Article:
Feed Peace Lilies with a general-purpose fertilizer like Espoma, an organic option, once a month during the growing season. To avoid over-fertilizing, dilute the fertilizer to half the concentration recommended by the manufacturer. If you’ve just repotted, give your plant some time to acclimate to its new environment before adding nutrients.
Over-fertilizing Peace Lilies can cause problems. Excess salt buildup in the soil can burn or weaken the roots. It can also lead to a plant that grows too fast for its root system to keep up with. Symptoms of too much fertilizer include brown tips on leaves, yellowing of the leaves, and a lack of new growth.
If you suspect over-fertilization, flush the soil with water to remove excess salts and reduce the frequency or strength of future feedings.
Propagating Peace Lilies through crown division is a piece of cake, and a fantastic way to gift your friends with a new plant — or keep it for yourself; no judgment here!
Propagate Peace Lily through crown division:
- Remove your plant from its pot and find the crown, where the roots meet the plant’s stem.
- Gently split the crown into two plants by carefully pulling it apart. Don’t freak out if you break some roots in the process — plants are resilient.
- Pop the separated crown into the same potting soil mix as the original plant to avoid sending it into shock. Make sure to tuck in the roots nicely with the soil by giving them a gentle press.
- Water your new plant moderately and place it in a spot with bright, indirect light. Keep an eye on it and give it the same care you’d give to a grown-up Peace Lily.
Usually, drooping leaves mean your plant needs a drink. To fix drooping leaves, give your plant a good, thorough drink and make sure it’s draining well.
If you notice more drooping than usual, your plant could be root-bound and in need of repotting.
When Peace Lily leaves begin to turn yellow, it’s time to evaluate where your plant is hanging out. Check if it’s exposed to direct sunlight, a no-no for Peace Lilies — they prefer bright, indirect sunlight. Simply move your plant to a shadier spot or use a sheer curtain to soften the rays hitting your plant.
Other causes of yellow leaves:
- Too much fertilizer
- Too much water
- Water with chlorine or other impurities
- Exposure to extreme temperatures
- Pests and diseases
- Leaves that are simply old
Crispy and Brown Leaves
Your Peace Lily might be getting a bit too much direct sunlight. If the leaves are brown and dry, or even curling, it’s time to find a shadier location for your Peace Lily or use a sheer curtain to filter that intense sunlight.
Oh, and don’t forget to check your watering habits — make sure you’re giving your plant the right amount of water it needs to prevent those leaves from scorching. You may just need to increase the humidity. Try running a humidifier near your plant for a few hours each day.
Pests and Diseases
Spider Mites, Aphids, and Mealybugs
If your Peace Lily is struggling and you can’t figure out why, examine the leaves, especially the underside. Look for thin webbing, a cotton-like substance, or the unmistakable presence of little insect bodies crawling around your plant.
Found the culprits? Start by isolating your plant to keep those uninvited guests from infesting the rest of your collection. Next, gently wipe off the leaves with a damp cloth or cotton swab to remove the pests.
Then, treat your Peace Lily with some natural insecticidal soap, diluted neem oil, or an appropriate pesticide following the label instructions. Keep a close eye and repeat as needed because these bugs can be persistent.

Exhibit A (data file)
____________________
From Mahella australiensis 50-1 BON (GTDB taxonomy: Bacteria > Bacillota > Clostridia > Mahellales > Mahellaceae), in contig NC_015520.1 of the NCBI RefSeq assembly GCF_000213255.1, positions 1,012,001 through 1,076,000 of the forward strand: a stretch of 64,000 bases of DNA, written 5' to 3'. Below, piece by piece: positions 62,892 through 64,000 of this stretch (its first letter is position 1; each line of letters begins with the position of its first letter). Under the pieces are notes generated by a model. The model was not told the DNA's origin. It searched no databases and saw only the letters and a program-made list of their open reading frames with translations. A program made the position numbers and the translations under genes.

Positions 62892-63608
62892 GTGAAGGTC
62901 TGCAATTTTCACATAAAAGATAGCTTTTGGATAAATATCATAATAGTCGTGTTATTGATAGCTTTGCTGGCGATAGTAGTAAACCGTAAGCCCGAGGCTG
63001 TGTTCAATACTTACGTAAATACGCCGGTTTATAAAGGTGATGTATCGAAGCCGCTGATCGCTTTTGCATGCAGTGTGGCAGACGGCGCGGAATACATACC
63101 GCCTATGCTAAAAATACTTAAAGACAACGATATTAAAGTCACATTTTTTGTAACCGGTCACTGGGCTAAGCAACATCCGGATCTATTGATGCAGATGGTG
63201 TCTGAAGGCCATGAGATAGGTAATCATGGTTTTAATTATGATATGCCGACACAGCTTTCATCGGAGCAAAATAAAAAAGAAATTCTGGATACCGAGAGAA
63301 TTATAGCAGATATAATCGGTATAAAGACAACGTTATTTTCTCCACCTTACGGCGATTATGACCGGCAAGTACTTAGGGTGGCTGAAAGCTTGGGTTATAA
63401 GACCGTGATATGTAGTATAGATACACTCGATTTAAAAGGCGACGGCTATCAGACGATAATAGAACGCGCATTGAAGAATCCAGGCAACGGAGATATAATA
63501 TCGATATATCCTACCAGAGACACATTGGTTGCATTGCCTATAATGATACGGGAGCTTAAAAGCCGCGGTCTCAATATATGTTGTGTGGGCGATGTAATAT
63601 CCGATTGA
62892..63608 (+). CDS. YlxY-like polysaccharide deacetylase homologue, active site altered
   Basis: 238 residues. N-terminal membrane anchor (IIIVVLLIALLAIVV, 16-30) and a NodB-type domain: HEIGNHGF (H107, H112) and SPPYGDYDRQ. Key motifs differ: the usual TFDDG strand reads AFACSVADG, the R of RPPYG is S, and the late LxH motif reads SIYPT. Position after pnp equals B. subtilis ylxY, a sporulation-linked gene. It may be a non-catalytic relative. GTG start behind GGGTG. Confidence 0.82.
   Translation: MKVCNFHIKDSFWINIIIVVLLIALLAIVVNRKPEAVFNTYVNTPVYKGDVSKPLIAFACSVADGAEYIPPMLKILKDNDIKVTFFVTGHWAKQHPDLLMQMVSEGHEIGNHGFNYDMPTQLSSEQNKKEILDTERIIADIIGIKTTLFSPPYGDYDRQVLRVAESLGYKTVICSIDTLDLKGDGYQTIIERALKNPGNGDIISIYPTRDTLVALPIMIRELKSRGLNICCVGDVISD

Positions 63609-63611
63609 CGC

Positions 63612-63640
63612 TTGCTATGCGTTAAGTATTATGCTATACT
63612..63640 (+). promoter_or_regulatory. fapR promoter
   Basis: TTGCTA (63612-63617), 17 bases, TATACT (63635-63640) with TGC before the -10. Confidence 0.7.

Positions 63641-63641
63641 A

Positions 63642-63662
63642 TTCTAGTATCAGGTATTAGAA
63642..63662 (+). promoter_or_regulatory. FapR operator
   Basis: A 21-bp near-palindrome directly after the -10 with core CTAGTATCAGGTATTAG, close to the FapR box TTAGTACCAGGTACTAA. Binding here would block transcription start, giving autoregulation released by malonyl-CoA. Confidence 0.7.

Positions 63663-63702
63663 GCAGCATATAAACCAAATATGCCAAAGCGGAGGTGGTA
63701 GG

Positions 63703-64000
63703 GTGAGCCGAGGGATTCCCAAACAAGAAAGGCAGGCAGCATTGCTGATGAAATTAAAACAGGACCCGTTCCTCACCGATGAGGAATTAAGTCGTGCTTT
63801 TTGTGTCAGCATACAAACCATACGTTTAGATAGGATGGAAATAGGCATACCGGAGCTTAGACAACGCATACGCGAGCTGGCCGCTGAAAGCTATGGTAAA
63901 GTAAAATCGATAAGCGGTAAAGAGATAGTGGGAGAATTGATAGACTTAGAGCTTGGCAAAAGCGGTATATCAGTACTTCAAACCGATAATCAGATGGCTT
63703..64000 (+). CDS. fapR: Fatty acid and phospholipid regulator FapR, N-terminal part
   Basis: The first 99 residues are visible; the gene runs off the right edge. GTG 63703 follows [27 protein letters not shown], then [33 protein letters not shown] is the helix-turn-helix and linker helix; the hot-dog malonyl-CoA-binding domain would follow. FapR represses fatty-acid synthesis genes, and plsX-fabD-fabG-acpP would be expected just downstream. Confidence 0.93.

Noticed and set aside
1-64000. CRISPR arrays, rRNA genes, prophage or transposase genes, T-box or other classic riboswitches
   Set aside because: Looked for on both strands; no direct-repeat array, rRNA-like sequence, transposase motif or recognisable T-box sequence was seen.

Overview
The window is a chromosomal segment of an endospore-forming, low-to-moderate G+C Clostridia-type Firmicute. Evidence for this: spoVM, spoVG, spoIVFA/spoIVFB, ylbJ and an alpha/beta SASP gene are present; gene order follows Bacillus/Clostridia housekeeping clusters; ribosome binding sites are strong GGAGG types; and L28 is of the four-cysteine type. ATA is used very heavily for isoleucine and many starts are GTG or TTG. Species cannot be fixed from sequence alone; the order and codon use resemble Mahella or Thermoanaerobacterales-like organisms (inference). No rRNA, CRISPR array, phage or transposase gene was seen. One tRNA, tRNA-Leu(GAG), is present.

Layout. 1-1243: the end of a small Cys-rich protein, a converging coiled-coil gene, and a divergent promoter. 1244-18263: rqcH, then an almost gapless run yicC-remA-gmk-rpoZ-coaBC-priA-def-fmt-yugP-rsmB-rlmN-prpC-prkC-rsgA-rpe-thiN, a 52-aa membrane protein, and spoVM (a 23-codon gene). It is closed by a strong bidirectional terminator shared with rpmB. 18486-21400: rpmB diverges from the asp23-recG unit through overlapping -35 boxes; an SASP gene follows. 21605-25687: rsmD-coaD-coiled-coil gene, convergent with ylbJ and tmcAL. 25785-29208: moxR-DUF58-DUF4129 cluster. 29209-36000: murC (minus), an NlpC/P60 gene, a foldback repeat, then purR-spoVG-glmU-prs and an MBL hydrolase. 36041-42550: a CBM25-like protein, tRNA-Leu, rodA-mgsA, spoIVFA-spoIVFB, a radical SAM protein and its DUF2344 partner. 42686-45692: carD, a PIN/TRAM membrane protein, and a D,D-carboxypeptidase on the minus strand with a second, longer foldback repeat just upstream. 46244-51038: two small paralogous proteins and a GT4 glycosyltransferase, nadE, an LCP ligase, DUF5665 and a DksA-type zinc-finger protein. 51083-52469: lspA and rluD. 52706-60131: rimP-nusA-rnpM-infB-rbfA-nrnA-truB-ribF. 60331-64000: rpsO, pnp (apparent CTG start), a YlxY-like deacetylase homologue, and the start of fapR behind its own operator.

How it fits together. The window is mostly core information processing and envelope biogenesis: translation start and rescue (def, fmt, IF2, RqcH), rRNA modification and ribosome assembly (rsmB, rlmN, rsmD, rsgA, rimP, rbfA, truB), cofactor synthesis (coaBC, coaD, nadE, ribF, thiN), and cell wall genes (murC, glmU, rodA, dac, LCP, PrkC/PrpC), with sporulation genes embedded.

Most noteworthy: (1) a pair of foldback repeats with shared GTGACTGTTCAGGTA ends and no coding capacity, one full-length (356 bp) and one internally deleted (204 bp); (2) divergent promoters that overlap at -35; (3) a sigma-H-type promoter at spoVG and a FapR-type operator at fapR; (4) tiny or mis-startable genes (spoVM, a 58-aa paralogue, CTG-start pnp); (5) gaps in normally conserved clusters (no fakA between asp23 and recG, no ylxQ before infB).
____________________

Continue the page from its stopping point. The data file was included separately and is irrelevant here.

Regularly inspect your Peace Lily and other houseplants to catch issues early. Keep your plant spaces well-ventilated, and avoid overwatering.
Root rot, the bane of many indoor plants (including our dear Peace Lily), often comes from overwatering or poor drainage. What happens is the roots drown in anaerobic conditions, harmful fungi or bacteria creep in, and things head south quickly.
To diagnose rotting roots, look for yellowing leaves, wilting, and a not-so-pleasant smell from the soil. Inspect the roots — if they appear black, slimy, and mushy, bingo, it’s rot. What to do? Gently remove your Peace Lily from its pot and use sterilized scissors or pruning shears and cut away the rotting roots.
Get a new pot, one with drainage holes, fill it with fresh, well-draining soil, and maybe throw in some perlite, pumice, or LECA for extra aeration and drainage. Repot your Peace Lily and allow the top few inches of soil to dry out before you water.
That’s a wrap for our Peace Lily care guide! You’re now equipped with all the knowledge you need to help your Spathiphyllum shine, from mastering its light requirements to conquering watering woes and everything in between.
Peace Lily care summary:
- Grow Peace Lilies in indirect bright light.
- Keep them out of direct sunlight.
- Keep the soil lightly moist, and water when the top 2 inches are dry.
- Fertilize lightly in the growing season.
- Repot every 1-2 years.
- Propagate by crown division.
Should you have any questions or concerns, don’t hesitate to reach out to us. And if you found our guide helpful, don’t forget to share it with fellow plant lovers!
Take care, and peaceful plant parenting!
Should I cut the brown leaf tips off my Peace Lily?
Absolutely, snip them right off! Trimming the brown tips from your Peace Lily’s leaves not only keeps the plant looking tidy but also lets it focus its energy on healthier growth. Just remember to use clean, sharp scissors or pruning shears, and make a gentle, angled cut just before where the brown tip begins.
Can I keep Peace Lilies outside, and how does care differ?
Sure, Peace Lilies can enjoy outdoor living — carefully. First, be mindful of extremely hot or cold temperatures. These tropical beauties prefer temps between 65°F-80°F, and they’re not fans of sudden drops or spikes. So choose a sheltered spot where your Peace Lily is protected from drafts, strong winds, and severe temperature fluctuations.
Second, remember those bright, indirect light preferences we talked about earlier? That rule still applies outdoors! Make sure your Peace Lily is placed in shady, dappled sunlight to prevent sunburn and keep those leaves looking fresh.
Finally, you may need to adjust your watering routine a bit when growing Peace Lilies outside. Outdoor conditions can cause the soil to dry out more quickly, so check the soil’s moisture regularly and water as needed to maintain that nice, even moisture your plant loves.